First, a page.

This article was taken from: http://www.arabnews.com/saudi-arabia/news/641556#:
The incident of Abraha Al-Ashram, king of Abyssinia, attacking Makkah to destroy the Kaaba, and to change its location over to his kingdom to draw the annual pilgrims of Arabia to come to his kingdom instead, is a locally (in Arabia) documented historical fact. It is also well documented that his attack and mission were a failure. By the way, king Abraha’s attack on Makkah happened shortly before the birth of Prophet Muhammad, peace be upon him. The following article clearly and indisputably prove this:
A group of young Saudi history enthusiasts has retraced the path of the People of the Elephant who tried to destroy the Holy Kaaba centuries ago.
The Holy Qur’an, in a short chapter, briefly refers to the story of the army of elephants led by Abraha Al-Ashram, who was a governor of Yemen. God destroyed Abraha and his army that included 13 elephants, by sending flocks of birds (mentioned as Ababeel) that dropped small stones on them.
“There never fell a stone on a soldier except it dissolved his flesh and burst it into pieces … Abraha Al-Ashram fled while his flesh was bursting into pieces and died on the way back to Yemen,” said the 14th century scholar Ibn Kathir, an authentic Qur’an commentator. During their tiring journey across mountains and rough terrain, the young Saudi men took photographs of important landmarks, beginning from north of Najran, to the east of Asir, and then east of Baha.
Some of the most important historical sites along the way included inscriptions of elephants on rocks in the Al-Qahr Mountain, southeast of Tathlith; an old well in Hafaer, east of Asir; and a paved road near Kara in Aqeeq principality in the Baha region.
Mohammed Al-Amry, head of the geology department at King Saud University, said he had seen the path of Abraha and his army in Tathlith and Baha. “The army had passed the Arabian shield region comprising rocks and there were writings in the Humairiya language on some mountains,” he said.
According to historical Islamic sources, Abraha, who was a Christian, had thought of building a church similar to the Kaaba in Sanaa. He wanted the Arabs to perform the pilgrimage in Sanaa instead of Makkah, with the intention of diverting trade and benefits to Yemen. He presented the idea to the then king of Ethiopia who agreed to it.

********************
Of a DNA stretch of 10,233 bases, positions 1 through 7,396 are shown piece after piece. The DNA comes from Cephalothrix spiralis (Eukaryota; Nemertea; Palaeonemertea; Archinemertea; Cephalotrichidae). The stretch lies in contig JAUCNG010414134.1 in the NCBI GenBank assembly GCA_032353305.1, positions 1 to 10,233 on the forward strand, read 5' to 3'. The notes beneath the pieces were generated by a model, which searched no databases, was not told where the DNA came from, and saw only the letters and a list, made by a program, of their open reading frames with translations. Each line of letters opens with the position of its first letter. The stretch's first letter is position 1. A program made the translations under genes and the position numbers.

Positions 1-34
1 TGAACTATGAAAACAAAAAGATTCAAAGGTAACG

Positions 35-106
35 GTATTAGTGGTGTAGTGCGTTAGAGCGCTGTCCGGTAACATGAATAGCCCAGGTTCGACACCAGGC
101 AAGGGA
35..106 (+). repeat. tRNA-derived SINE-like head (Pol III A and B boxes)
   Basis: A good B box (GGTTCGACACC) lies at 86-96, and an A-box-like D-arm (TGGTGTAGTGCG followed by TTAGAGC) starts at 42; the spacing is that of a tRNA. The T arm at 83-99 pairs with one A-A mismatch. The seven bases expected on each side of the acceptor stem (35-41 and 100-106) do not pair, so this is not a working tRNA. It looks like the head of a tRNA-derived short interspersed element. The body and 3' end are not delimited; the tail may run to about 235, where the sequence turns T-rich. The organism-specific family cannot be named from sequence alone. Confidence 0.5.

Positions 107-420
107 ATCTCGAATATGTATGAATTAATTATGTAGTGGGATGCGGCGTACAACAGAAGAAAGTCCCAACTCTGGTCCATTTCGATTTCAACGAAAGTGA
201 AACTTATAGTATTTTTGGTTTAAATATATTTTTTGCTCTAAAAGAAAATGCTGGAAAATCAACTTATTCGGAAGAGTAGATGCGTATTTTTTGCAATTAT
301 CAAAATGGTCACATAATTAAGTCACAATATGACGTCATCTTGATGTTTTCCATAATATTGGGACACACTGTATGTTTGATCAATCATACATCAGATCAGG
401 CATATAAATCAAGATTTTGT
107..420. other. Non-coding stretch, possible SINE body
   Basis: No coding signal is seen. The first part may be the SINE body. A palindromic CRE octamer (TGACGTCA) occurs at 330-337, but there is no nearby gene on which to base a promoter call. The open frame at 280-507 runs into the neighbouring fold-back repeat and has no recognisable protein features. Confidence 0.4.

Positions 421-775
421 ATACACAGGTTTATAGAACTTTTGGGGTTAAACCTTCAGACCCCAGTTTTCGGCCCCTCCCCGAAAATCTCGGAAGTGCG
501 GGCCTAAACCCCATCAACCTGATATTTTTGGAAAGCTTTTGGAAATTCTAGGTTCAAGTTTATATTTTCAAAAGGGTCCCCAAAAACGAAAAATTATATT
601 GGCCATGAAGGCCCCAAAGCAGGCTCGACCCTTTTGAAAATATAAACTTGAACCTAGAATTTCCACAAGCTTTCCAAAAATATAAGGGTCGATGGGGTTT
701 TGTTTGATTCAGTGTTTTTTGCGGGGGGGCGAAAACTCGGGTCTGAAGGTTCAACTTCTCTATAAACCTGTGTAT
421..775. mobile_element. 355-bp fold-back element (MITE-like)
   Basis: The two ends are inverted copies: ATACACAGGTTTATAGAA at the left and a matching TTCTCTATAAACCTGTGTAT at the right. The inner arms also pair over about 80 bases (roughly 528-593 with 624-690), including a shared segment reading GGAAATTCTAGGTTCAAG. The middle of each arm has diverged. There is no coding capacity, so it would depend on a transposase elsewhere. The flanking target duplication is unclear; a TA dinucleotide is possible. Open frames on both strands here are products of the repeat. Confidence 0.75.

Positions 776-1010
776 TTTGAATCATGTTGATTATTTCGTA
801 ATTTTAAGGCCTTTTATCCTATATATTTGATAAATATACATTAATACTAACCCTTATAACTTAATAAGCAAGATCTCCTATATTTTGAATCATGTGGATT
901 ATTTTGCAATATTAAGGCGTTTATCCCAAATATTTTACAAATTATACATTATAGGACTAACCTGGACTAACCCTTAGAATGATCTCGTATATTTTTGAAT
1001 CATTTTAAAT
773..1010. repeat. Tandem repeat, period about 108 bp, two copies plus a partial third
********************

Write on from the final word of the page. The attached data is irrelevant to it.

Abraha built the church but the Arabs refused to come for pilgrimage in Sanaa. This infuriated him, prompting him to form an army to invade Makkah and demolish the Kaaba. He defeated all Arab armies on the way until he reached Makkah where he was attacked by the flocks of birds sent by the Almighty.
This event is very famous and had happend in the same year as the birth of the Prophet Muhammed, (Peace Be Upon Him) (the year 571). Although the Prophet was not born during this event.
The begining of this event actually goes back further to the year 523. A Jew named Dhu Nawas campaigned against the Christian of Najran, with the aim of converting them to Judaism. Due to their refusal Dhu Nawas had the Christians thrown in a ditch and then set them on fire.
This is the reason for the second conquest of Yemen by Ethiopia (Abyssinia). The Roman Christian’s helped the Ethiopian Christian state to go against the Arabs. They assembled a fleet of 70,000 warriors to help the Ethiopian’s. Under the leadership of Eriat they succeded in the year 525.
Eriat was given rulership of Yemen untill he was assassinated by a fellow army leader, Abrahah. With the permission of the Ethiopian King, Abrahah was granted as the leader of Yemen.
It was Abrahah who aimed at destroying the Kaba.
At the approach of this grand army the inhabitants of Makkah fled to the hills. The Ethiopian army was approaching from the direction of Taif.
Upon the army was grand elephants. When they came close birds flew over Abrahah’s army and dropped rocks frim their beaks. The elephants began to run away in panic and many of the soldiers died.
For more details:
Al-Yaman ‘Abrat-Tarikh pp.77, 83, 124, 130, 157, 161
Tarikh Ardil-Qur’an 1/133
Tarikhul-Arab Qablal-Islam 105-151
The Sealed Nector pp48-49
The early life of Muhammad (PBUH) p6-7
Several Articles and Images of Inscriptions showing the Elephants:
Abraha, the year of the elephant, and the location of Mecca in Tom Holland’s “In the Shadow of the Sword”
Part 1: Pre-islamic inscriptions indirectly identifying the location of Mecca
‘Am al-Fil: The year in which the Yemenite Christian king Abraha is said to have tried to attack Mecca to destroy the Ka’ba, in an attempt to divert pilgrimage from the Meccan shrine to his own great cathedral in Yemen. The name, meaning “Year of the Elephant”, refers to Abraha’s usage of war elephants in his army which he led towards the Quraysh at Mecca.
The story is alluded to in the Qur’an in Surah al-Fil and its continuation, Surah Quraysh:
1 Do you not see how your Lord dealt with the army of the elephant? 2 Did He not utterly confound their plans? 3 He sent ranks of birds against them, 4 pelting them with pellets of hard-baked clay: 5 He made them [like] cropped stubble.
1 [He did this] to make the Quraysh feel secure, 2 secure in their winter and summer journeys. 3 So let them worship the Lord of this House: 4 who provides them with food to ward off hunger, safety to ward off fear.